Memory, Dreams, and Remembrance of Things Past
My dreamscapes are rather vivid most of the time, from adventures in my childhood home (so so many of these!) to flying across colorful canyons in complete bliss. They can be so utterly bizarre (like my older sister adopting an extremely feral child to add to her currently growing family) and scary — where I wake up in a shutter and then try my hardest to forget the dream before morningtime — to so fantastically happy where I am sitting with my friend Susie and we are hysterically laughing our heads off for the entirety of the dream…for who knows why.
Dreams fascinate me to no end and I am always trying to connect them to my current life events. I’ve never remembered having zombie encounters, but as of late, zombies have infiltrated my dreamscape. I haven’t had any connection that I can recall that would bring zombies up in my dream, but alas, they wander around at times, ready to take out their next victim.
Last night I tried to communicate with a girl who was mute (it was especially difficult in my dream — much harder than what it would have been in waking life.) I didn’t realize she was choosing to be silent until I had asked her roommate, who informed me that she has been practicing silence for the last year. I kind of felt as though I’d been made a fool. Now I sit awake, trying to understand my own desire to maybe be more silent, more aware of others, more forgiving, and to figure out why it was so hard for me to communicate or make sense of the girl’s actions. I must remember though — the experience never really happened, so I shouldn’t fret for more than a mili-moment of self analyzing.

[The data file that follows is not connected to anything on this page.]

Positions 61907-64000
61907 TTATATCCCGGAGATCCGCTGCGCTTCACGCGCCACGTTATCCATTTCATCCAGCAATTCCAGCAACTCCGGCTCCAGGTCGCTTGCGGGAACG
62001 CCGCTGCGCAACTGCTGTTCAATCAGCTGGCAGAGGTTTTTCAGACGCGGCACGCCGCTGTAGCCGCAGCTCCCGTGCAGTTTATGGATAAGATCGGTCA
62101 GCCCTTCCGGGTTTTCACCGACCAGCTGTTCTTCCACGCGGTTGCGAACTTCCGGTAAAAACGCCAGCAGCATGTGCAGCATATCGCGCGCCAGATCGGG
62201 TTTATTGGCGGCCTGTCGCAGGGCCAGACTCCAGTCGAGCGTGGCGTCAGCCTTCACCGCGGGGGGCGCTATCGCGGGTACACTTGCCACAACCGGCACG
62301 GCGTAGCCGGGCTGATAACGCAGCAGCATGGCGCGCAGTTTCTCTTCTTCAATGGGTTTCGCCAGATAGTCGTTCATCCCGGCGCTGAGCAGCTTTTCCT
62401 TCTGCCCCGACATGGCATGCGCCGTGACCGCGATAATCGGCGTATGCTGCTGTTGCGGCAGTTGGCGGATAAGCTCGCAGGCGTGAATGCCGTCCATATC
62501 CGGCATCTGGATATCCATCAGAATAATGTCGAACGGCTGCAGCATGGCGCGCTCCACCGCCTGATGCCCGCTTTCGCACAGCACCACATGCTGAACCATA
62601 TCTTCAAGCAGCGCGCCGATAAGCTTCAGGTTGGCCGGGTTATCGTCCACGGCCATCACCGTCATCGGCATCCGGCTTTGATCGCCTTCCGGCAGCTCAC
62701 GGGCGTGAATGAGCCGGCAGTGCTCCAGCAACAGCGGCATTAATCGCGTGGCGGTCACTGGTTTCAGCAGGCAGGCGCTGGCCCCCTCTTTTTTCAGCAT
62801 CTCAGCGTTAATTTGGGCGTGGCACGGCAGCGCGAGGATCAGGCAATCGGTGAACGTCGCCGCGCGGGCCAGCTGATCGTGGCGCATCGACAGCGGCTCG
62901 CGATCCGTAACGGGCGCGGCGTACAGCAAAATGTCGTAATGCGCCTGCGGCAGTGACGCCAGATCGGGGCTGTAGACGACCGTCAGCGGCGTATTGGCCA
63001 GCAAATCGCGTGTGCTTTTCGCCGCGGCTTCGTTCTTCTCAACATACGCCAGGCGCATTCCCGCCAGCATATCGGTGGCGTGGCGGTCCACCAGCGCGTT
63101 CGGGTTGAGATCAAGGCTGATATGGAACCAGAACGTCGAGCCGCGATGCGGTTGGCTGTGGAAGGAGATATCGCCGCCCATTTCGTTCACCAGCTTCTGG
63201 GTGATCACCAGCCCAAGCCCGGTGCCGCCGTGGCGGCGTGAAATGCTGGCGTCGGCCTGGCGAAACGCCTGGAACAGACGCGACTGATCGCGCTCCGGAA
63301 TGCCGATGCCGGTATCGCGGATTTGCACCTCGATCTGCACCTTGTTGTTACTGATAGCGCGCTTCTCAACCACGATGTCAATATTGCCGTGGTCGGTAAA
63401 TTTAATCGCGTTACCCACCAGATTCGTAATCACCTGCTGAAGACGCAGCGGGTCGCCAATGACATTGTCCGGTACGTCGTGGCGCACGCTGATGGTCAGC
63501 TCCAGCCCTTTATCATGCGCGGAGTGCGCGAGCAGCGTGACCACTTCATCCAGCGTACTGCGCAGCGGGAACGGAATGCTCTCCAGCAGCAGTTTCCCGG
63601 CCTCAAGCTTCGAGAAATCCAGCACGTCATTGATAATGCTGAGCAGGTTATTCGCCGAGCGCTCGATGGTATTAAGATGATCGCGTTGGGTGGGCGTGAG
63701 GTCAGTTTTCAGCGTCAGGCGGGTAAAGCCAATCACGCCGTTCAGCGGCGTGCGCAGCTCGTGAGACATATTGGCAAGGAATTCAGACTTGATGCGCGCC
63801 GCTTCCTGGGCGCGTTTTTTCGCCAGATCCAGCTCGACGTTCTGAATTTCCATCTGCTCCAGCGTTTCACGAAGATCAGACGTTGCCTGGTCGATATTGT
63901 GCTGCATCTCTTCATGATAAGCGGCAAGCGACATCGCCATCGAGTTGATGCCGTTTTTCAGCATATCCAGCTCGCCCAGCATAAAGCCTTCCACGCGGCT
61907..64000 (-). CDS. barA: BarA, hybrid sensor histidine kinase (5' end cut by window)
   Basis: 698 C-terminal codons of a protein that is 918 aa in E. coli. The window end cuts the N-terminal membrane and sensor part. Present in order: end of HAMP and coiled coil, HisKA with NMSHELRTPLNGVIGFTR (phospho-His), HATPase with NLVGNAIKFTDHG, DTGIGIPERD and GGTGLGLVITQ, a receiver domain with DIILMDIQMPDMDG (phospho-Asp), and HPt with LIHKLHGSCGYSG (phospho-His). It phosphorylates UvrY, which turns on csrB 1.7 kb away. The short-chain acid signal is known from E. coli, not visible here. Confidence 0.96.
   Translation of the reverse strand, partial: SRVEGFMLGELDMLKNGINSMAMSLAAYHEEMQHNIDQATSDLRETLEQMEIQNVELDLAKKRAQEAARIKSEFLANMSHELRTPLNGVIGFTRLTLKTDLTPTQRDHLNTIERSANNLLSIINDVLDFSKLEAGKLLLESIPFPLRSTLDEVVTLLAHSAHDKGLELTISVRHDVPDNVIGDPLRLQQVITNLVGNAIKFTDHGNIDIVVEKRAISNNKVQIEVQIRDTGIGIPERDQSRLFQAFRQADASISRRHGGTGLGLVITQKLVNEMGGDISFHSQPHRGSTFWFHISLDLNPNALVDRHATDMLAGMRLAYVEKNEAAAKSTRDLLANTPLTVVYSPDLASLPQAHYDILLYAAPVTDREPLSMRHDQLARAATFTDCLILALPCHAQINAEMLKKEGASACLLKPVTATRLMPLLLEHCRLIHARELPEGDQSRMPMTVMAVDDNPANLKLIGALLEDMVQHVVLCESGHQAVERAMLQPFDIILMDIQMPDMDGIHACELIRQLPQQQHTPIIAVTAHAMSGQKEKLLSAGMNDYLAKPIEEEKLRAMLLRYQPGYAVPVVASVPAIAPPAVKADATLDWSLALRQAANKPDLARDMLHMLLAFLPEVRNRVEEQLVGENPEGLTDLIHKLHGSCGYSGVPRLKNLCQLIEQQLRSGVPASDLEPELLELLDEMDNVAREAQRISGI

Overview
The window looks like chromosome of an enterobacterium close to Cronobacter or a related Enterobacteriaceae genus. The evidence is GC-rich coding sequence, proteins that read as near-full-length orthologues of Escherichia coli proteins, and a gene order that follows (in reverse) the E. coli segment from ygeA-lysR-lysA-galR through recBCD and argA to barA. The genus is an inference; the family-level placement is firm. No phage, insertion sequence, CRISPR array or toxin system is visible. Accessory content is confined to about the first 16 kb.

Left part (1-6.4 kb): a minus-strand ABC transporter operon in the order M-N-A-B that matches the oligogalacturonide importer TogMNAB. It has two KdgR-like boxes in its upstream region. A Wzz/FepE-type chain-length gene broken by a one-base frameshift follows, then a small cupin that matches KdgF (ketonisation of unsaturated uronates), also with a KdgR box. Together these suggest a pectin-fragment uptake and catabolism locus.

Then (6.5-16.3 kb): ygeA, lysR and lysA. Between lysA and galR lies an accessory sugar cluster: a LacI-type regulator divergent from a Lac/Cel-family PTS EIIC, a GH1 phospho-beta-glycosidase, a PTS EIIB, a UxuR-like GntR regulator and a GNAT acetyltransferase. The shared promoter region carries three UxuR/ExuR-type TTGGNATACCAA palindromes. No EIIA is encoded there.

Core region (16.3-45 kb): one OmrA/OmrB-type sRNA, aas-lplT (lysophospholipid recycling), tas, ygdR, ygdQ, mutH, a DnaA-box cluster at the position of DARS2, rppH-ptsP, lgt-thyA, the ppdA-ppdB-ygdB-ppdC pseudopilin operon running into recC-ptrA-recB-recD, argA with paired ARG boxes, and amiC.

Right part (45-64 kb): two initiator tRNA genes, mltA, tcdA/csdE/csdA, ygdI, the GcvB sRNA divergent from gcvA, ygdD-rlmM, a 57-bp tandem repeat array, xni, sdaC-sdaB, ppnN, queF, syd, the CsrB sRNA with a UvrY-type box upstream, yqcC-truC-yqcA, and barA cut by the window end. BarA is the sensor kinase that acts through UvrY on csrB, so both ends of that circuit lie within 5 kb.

After my dream interactions with the mute girl, I went off to pick ripe, February apples with Bob, my former roommate. It was lovely.
I thoroughly enjoy analyzing my dreams, taking into account the effects of memory consolidation, and the result of not only our waking memories meshing into our dreams, but our dreamscapes meshing into our waking memories. In the book Proust Was a Neuroscientist, Jonah Lehrer goes into a fascinating connection between our memories and the present moment, reminding us that a “memory is only as real as the last time you remembered it. The more you remember something, the less accurate the memory becomes.”
as long as we have memories to recall, the margins of those memories are being modified to fit what we know now. Synapses are crossed out, dendrites are tweaked, and the memorized moment that feels so honest is thoroughly revised. – J. Lehrer
And this is where I can simply remind myself that these dreams happened hours ago. My mind has made them into something understandable, and I am trying to decipher their meaning, only growing further and further away from the original remembrance. Each morning when I wake, I spend a few minutes recalling my rollercoaster dreamscape. Sometimes I like to write the dreams down for future moments of laughter, but overall, I must recognize it as a dream and not stress out about the unfolding or re-telling of events.
More importantly, it is a nice reminder that this way of thinking — of not actually remembering –needs to carry over into the everyday. There is time, and there is memory, and it is a good reminder that time mutates memory. I tend to find more peace in my self and in my everyday when I’m not spending the present moment recalling past memories or dreams that instantly became so malleable and moldable to my current mood, being, and situation.
So, my morning mantra goes: Enjoy the fleeting moment, remember it as fun, loving, happy, sad, trying, frightening, or perplexing, and, in the spirit of Marcel Proust, let it be a remembrance of things past. These kind actions will allow room for more peaceful living in the fleeting moment of present time. Like right now.